In this first clip, white's e5 move is committal, as pawns cannot move backwards. By committing to e5, white limits his own options and reveals his plan to black. Before (and after) the e5 pawn push he enjoys a space advantage that gives him more room to maneuver. If white had not locked himself into an e5 pawn structure here, he could have continued to make some easy and flexible strengthening moves. Black's more cramped position limits his options, and he would still need to play around white's multiple possible pawn advances. By pushing e5, white cuts himself off of these other plans, and black does not have to play around as many ideas at once. White passed up a chance to leave black in a less-comfortable position for a few more moves, which would give black more chances to err:
Another related but distinct theme crops up in a missed opportunity for black that Chris highlights: fix an enemy weakness in place so that it cannot be easily strengthened or traded off. One parallel appears in League of Legends laning. Let's say purple team's mid laner is low on hp or mana and would like the opportunity to return to base for a refresh. The blue mid player might ward up and push, pinning the purple mid to the tower. If purple goes back, they will take tower damage and miss extra xp, but if they stay they cannot fully contest lane, and may even be slain by a tower dive. Here, black could have used his own pawn to achieve a similar effect:
There was an insightful digression of flame's that I had cut from the curated clips in my recent Overwatch post
. In the cut clip, flame shares his thinking on why the recent harsh criticisms levied against Genji-player Ahran may be unfair, with critics looking only at scoreboard performance while missing important context. With some reservations, I ultimately removed the bit from my write-up as it did not fit the theme or flow of the post. However, I recently came across this article
by Australian LoL analyst VolSig that caused me to reevaluate the clip's relevance. VolSig's discussion of the limitations of blindly analyzing with statistics brought to mind flame's worthy critique of Ahran-critics. Ultimately, I feel the point made in the clip merits a highlight:
The power and limitations of statistics is a theme that I expect will crop up again, as analysts in gaming and other fields increasingly turn to big data to make decisions. In this particular case, Ahran's performance needs to be understood through more than just the lens of scoreboard results. Performance statistics are aggregated from specific instances of play, and to really understand their meaning one must take the time to understand the component instances. By directly comparing Ahran to other top Genji players, critics fail to account for important differences in context, including differing personal playstyle, support quality, and team strategy.
Supreme Commander YouTuber Heaven reviews a replay and in the process addresses key cross-game ideas. Topics raised include efficient resource gathering strategies, harassment, prophylactic (i.e. preemptive) defense against predictable threats, opportunity costs of idle or ill-chosen units, the importance of converting an advantage into a greater one, and unit efficiency improvement via increased alpha-damage of massed lower-dam units.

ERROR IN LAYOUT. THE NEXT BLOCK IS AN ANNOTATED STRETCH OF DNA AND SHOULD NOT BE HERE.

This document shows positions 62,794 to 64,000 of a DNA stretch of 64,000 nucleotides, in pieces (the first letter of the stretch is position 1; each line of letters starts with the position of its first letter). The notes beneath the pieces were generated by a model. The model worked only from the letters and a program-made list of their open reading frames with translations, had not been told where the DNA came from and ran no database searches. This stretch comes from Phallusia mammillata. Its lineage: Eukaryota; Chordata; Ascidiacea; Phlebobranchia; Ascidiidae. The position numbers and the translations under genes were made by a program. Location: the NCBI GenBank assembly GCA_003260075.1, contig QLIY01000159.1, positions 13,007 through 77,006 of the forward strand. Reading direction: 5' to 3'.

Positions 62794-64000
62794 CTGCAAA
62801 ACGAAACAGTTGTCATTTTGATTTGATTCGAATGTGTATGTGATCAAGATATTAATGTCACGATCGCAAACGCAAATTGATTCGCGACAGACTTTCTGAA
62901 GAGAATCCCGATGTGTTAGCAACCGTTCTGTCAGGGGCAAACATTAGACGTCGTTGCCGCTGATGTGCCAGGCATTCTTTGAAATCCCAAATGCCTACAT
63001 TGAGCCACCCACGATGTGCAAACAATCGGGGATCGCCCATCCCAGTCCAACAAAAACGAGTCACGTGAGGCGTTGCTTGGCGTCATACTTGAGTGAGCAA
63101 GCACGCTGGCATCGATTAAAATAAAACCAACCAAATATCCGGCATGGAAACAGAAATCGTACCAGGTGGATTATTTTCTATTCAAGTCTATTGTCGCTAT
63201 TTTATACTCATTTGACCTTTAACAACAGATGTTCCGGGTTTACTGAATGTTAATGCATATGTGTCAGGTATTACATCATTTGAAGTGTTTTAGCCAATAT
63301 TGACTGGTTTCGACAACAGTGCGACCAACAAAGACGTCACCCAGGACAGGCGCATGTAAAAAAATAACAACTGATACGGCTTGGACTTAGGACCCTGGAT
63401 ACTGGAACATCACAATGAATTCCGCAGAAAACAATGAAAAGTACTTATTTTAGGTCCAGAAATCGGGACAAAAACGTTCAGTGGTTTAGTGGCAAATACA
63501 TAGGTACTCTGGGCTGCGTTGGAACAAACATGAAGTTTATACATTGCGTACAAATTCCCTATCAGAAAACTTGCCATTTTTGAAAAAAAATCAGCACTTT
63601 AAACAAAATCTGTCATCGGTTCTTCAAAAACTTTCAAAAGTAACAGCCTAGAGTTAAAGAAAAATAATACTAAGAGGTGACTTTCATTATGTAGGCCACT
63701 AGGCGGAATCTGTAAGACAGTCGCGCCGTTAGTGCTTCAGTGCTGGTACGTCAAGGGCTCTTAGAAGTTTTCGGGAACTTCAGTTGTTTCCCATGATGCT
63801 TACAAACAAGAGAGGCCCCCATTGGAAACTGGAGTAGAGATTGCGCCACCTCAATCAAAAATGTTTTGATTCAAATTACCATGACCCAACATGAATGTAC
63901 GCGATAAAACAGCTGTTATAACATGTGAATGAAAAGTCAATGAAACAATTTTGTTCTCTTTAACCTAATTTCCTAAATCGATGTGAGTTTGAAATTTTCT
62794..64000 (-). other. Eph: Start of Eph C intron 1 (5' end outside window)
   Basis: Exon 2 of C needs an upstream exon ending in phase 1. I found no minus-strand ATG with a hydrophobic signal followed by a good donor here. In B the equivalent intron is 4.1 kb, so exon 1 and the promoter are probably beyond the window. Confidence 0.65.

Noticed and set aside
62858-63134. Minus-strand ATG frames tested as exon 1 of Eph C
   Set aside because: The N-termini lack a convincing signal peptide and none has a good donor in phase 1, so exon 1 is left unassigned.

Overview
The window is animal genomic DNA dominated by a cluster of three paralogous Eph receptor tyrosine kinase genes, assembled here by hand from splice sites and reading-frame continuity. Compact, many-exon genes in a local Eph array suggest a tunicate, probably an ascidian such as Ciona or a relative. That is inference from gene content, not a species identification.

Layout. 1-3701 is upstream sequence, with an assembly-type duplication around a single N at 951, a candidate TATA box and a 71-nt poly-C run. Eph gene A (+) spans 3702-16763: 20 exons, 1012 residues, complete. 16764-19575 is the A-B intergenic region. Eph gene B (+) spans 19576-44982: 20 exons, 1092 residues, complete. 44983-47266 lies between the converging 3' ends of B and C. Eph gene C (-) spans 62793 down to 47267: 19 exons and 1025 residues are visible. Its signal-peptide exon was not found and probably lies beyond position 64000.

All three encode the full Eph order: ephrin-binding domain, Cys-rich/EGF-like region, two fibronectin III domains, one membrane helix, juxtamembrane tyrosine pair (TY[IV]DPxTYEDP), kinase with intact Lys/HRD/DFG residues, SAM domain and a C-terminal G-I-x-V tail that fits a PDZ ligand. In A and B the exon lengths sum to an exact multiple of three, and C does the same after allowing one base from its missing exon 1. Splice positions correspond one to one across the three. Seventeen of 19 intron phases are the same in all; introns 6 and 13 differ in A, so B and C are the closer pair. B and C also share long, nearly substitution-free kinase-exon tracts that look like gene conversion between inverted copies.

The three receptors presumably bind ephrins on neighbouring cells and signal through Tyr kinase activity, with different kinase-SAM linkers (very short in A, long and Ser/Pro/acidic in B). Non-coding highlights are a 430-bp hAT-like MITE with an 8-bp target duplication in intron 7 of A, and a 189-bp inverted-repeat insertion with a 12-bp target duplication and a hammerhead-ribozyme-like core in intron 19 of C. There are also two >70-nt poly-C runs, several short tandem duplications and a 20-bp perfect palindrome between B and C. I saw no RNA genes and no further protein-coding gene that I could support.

This particular map, Loki, has trees near the players' starts that can be reclaimed for energy, allowing construction of power generators to be deferred. However, not all reclaimable trees are created equal: some are actually "tree groups" that can be sucked up by a single reclaim action and contain more energy, while others are less efficiently-reclaimable single trees:
Continue reading "[SupCom] Heaven critiques a replay"
Overwatch player/caster flame critiques C9's play in a match against AF Blue. Here are a few key moments of analysis.
Both teams field tanks Reinhardt and Zarya and supports Lucio and Ana, characters very strong at the top level on king of the hill maps. Team Cloud9 fills out their remaining two slots with with Roadhog for tank/burst/disruption and Tracer as their single DPS. Team AF Blue instead runs double DPS in the form of Genji and McCree. Flame prefers AF Blue's comp for having more options for ranged (McCree) and close (Genji) DPS, and for having more permutations of ability synergy to enable good engages even without Zarya ultimate. Cloud 9 will need to take out the ranged McCree in order for the close-range Tracer to have openings to threaten the supports, and the Roadhog will need to find successful hooks to be relevant:
Continue reading "[OW] Flame reviews C9 vs AFBlue Match"
In this Heroes of Might and Magic III combat, YouTuber Chris67132 uses his army’s superior speed to kite and efficiently defeat a group of nagas.
On the first turn, Chris’ hero casts a 402 damage lightning bolt for 8 sp, taking out one of the 2-naga stacks. He then issues wait commands to his genies and giant, deferring their actions until the end of turn 1, after the nagas have approached. This action lays the groundwork for a huge turn:
Continue reading “[HoMM3] Chris67132 uses move superiority to efficiently take a battle”
Planetary Annihilation YouTuber AndreasG presents a fundamental build order for maximizing income in the initial couple minutes of play. The economic foundation laid by this build is capable of supporting transition into various strategies. Here I've pulled a couple moments of insight with cross-game relevance, but if you are playing PA yourself, it's certainly worth checking out the rest of the video.
It is important to place the initial bot factory close to the core metal points, to minimize the time the early fabricators ("fabbers") waste in travelling to construct the metal extractors ("mexes"):
Continue reading "[PA] AndreasG on the ComReclaim foundational build order"